United Nations estimated that 7.7 billion living humans are walking on earth as of today. This world population builds houses, offices, and infrastructures. With buildings alone, 40% of global energy, 40% of the global resources and 25% of global water are being used according to the European Energy Centre. Approximately 1/3 of the Greenhouse Gas (GHG) emissions result from it. In the U.S. alone, Earth911 estimated that 251 million tons of consumer solid waste are generated annually in which 40% of it comes from construction projects. Not to mention, the massive build-up of unused building materials in the process. Understanding these numbers could mean only one thing. Earth is deteriorating.
On the verge of such a realization is a campaign for sustainable infrastructure.
What is sustainable infrastructure?
Designing, building, and operating structural elements to diminish the energy needed for the ecological, social, and economic processes of sustaining the life and functionality of natural systems is what sustainable infrastructure is all about. It aims to rehabilitate, optimize existing infrastructures, and encourage upcoming projects to be built smartly. Its ultimate goal — to prevent the earth from dying.
Who can put it to action?
More and more people are getting concerned and committed to preventing climate change and global deterioration. Interventions such as minimizing the usage of plastic, carpooling and recycling can go extensively that when done massively could resonate effectively.
To set a responsible standard of sustainable design, both in the short and long term, all of the 7.7 billion should take their part in protecting the earth for future generations. No matter how small the effort, that holds a significant impact on the world.
Therefore, planners and engineers have a big responsibility in setting standards of design that will benefit the environment and the people living in it. Meanwhile, the government and the higher-ups act and collaborate with infrastructure engineers to propagate the renewal of the existing ones after a careful economic analysis. In consideration of low costs, required energy use and protection from environmental degradation, projects are critically planned.
How to build sustainable infrastructure?
- Responsible Planning
There are engineering companies that continuously research and innovate on how environmental concerns could be immersed with rising projects. Nowadays, they don’t just look for ground-breaking designs but responsible infrastructural design. Responsible design can be considered so only if it can balance the economic, social, and environmental issues.
- Choose materials for its sustainability, durability, quality, and ability to conserve energy. In doing so, optimize them fully while minimizing waste output. In light of global climate change and redevelopment of environmentally damaged soils and waters, at least, a percentage of waste generated should be cured to be somehow reused.
- In planning, apply the ‘triple bottom line’ for adopting sustainable infrastructure which is economy, equity and the environment.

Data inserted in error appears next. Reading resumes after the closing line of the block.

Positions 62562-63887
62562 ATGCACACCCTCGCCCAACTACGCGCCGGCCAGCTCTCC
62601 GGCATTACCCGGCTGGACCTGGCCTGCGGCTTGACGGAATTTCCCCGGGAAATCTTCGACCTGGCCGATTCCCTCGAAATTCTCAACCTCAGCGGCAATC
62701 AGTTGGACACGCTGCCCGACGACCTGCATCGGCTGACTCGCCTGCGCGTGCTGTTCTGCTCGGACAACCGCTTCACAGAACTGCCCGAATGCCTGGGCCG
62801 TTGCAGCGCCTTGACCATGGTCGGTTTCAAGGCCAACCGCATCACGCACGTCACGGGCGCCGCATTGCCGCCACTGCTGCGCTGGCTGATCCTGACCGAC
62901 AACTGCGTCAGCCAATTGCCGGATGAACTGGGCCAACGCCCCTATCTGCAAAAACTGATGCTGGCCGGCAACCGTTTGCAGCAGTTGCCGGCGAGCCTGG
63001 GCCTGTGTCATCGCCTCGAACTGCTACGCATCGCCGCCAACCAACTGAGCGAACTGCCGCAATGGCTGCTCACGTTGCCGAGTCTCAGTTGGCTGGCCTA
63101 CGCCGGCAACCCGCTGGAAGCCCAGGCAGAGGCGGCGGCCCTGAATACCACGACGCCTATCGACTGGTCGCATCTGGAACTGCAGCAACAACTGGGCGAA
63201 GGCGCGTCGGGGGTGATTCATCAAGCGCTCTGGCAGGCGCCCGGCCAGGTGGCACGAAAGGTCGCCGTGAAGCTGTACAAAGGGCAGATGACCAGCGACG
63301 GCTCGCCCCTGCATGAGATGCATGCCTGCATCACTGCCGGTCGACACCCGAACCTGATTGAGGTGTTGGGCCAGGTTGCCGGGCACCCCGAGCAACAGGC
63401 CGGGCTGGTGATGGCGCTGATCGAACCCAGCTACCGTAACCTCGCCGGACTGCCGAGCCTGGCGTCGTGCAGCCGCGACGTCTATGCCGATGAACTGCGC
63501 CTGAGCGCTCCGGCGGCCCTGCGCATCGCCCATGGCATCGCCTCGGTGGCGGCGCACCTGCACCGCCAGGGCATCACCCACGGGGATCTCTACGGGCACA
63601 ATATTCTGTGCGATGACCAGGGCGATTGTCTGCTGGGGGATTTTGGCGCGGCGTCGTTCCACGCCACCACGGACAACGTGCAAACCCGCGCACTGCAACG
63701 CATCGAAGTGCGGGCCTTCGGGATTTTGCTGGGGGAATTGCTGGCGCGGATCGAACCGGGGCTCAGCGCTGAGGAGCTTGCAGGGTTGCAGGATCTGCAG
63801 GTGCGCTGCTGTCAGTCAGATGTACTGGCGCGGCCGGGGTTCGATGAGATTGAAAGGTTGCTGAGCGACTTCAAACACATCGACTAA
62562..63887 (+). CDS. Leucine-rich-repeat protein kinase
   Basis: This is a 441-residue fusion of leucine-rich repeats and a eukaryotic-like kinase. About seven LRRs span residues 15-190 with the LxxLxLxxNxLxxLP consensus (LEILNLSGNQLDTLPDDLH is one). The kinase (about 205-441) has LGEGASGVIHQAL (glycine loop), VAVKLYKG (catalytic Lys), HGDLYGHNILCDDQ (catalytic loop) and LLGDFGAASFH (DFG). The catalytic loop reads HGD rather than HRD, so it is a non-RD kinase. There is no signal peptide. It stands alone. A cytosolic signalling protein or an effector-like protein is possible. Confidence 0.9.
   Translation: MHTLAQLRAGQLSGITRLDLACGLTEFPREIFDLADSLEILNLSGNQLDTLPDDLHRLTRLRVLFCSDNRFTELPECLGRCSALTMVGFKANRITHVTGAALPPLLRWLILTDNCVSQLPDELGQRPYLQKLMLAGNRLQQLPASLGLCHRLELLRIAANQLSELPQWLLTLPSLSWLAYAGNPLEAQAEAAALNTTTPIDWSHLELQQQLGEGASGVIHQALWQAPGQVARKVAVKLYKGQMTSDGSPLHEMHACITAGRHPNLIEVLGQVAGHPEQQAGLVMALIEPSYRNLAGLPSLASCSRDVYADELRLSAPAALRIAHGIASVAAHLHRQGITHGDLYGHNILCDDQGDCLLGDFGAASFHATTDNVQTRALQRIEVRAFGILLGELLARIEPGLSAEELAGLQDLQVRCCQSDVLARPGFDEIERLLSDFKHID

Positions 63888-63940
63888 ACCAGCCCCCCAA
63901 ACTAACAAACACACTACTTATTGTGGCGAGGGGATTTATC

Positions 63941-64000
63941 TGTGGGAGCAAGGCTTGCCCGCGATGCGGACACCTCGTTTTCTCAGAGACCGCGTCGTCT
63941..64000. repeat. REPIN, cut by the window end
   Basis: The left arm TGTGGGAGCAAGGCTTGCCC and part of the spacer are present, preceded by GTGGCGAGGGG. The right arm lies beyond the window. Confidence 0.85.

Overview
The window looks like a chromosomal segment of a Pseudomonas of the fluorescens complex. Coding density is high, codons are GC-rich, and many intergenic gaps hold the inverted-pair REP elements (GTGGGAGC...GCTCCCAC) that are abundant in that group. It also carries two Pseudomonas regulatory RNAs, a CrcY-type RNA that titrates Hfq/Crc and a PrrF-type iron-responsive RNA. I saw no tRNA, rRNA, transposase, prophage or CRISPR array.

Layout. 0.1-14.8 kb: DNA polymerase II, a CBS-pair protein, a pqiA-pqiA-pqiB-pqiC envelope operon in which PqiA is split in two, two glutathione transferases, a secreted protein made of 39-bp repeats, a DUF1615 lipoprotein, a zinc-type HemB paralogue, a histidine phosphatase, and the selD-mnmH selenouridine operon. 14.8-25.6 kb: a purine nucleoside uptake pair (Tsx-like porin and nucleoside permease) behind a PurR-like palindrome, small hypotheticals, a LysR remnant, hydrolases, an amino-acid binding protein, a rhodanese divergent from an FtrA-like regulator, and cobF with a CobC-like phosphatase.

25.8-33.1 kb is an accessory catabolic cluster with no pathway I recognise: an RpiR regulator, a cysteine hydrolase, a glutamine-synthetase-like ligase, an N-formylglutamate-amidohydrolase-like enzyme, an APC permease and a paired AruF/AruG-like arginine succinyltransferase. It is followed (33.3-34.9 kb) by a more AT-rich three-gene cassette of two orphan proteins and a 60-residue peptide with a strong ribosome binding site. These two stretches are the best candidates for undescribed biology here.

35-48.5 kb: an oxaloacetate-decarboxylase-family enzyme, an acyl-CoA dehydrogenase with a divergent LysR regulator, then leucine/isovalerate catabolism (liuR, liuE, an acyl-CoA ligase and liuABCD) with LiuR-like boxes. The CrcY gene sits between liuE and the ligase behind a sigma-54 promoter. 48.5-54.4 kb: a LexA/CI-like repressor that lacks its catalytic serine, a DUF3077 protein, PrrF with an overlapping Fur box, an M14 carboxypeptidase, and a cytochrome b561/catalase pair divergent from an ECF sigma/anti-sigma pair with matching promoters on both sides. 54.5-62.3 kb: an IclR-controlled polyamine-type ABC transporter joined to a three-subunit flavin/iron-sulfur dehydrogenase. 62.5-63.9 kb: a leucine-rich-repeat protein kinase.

Two standard agencies are dedicated to helping organizations that aim to get seriously involved in conserving energy. There is Envision, developed by the Institute for Sustainable Infrastructure (ISI), and LEED stands for Leadership in Energy and Environmental Design. LEED was offered through the United States Green Building Council. Both lead in embracing sustainable practices.
Recently, a LEED study about delivering urban resilience found that adopting a green infrastructure could be one solution.
What is Green Infrastructure?
Green Infrastructure, also known as blue-green infrastructure, is an adaptation of the natural water cycle applied in an urban setting. It is an economical, effective approach in managing water supply by planting trees and restoring wetlands instead of building an expensive water treatment plant. Simply put, it is a more affordable way of providing an oasis in a metropolis by following returning and recycling practices.
Envision sees to it that an infrastructure project contributes to the propagation of the triple bottom line from using energy and water resulting in waste production and how it is managed. It offers a rating tool that organizations going green could use on top of its resources for best practice and supportive programs that they can adopt concerning sustainable development.
Examples of these strategies would be:
- Urban Forestry
- Green Roofs
- Permeable Pavements
These strategies could help cities save a lot of money if deployed wisely.
- Align with the latest research and findings.
- The best way to innovate is to follow the crumbs of those who had done it ahead of you. In Colombia, Bogotà’s Metro Project marked their stride to “ecological transition” for the city. This electric-powered metro is said to pollute less than a diesel bus system. It also built to provide an eco-friendly way of meeting mass-transit demand.
- Using Autodesk software and the help of BIM, Hong Kong’s MTR Shatin to Central Link Hong Kong Section involved the construction of the new exhibition station with a 1.8km twin railway tunnel. The team committed to reduce waste and minimize excavation became possible.
Though it still is at a slow pace, sustainable infrastructure is slowly convincing the whole world to allow transformation for a better greener future. According to a report by Dodge Data and Analytics, 47% of the industry professionals are expecting that by 2021, 60% of arising projects will adopt such a trend. 90 cities and communities across the globe are using LEED to make way for the creation of these smart cities. If only provided full support, improvements may be applied sooner than later.